I have seen a few Cirque du Soleil shows, and love that they really appeal to all ages. The audience for LUZIA was comprised of all ages, including children, but I did not take either of my two kids because this show started late in the evening. The day after I went to the show, my five-year-old asked to see videos of the show, and then watched an entire YouTube video about LUZIA. I will definitely consider taking him in the future. I doubt, however, I would take an infant or a toddler, as the show is quite long. I love that Cirque Du Soleil shows are family friendly in terms of content.
After the show, we had a special opportunity to go backstage and learn more about the production of the show. LUZIA was in the works for two years in order to achieve the amount of perfection that Cirque Du Soleil requires. The cast members come from all over the world, and some have been training their entire lives with Cirque De Soleil in mind. Most of the cast members are in their very early twenties.
I was simply enamored with the costumes. Behind the scenes, there are 1,115 different costume elements and 140 pairs of shoes for each performance. All of the costume pieces are custom-made for each character, and need to be replaced every six months. Each show requires four people just to work in the costume department alone.
A few tips:
- Be sure to arrive early for the performance. If you arrive past the 8:00 p.m. start time, you have to wait for an appropriate break in the performance to enter.
- There are plenty of parking lots all around, but be prepared to shell out $20 in cash depending on which lot you park in. I parked in lot “K” and was in the actual parking lot of the United Center, and did not have to walk very far at all.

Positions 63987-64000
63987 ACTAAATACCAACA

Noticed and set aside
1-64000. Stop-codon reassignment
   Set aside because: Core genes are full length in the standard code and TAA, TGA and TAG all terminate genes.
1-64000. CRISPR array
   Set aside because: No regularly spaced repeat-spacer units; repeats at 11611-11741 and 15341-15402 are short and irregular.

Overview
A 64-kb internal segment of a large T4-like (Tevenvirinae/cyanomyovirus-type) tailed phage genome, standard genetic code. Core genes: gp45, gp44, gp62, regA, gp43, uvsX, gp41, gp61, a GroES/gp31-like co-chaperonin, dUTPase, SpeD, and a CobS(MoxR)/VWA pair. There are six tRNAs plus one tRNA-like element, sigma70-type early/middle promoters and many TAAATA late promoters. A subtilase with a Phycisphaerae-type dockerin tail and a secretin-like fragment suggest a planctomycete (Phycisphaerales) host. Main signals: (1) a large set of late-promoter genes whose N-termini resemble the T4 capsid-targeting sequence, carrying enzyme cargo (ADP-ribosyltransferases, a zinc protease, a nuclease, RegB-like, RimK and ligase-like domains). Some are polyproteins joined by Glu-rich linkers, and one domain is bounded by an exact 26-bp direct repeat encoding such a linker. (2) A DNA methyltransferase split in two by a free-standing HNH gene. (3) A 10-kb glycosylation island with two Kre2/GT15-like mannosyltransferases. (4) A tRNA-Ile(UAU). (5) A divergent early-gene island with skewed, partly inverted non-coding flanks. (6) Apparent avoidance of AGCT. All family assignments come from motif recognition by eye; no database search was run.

- Bring a sweater – don’t let the fact that this is held under a big tent fool you. The tent is air-conditioned, and I was shivering throughout the performance.
- If you are porta-potty phobic like I am, stop somewhere for relief before arriving at the show. The Grand Chapiteau only has porta-potties, and the lines were long. Also, bring loads of hand sanitizer, you will thank me later.
- Concessions are available on-site; you don’t need to eat elsewhere before the show. There are alcoholic beverages, hotdogs, jumbo pretzels, popcorn, Icees, and candy available for purchase. The next time we attend, we will eat here, too.
Overall, I highly recommend anyone who needs a night out to go see LUZIA, or consider making it an experience for the whole family. With the costumes, sheer talent of the cast, and the amount of detail put into it, it was really a great show. I cannot wait to see the next Cirque du Soleil show.
Disclosure: The writer was provided with tickets and a backstage pass to facilitate this review. All thoughts and opinions are the writer’s own, and no further compensation was received. Some links provided in this story are affiliate links. Little Lake County will earn a portion of sales made through these links and uses it to support the site. Thank you for clicking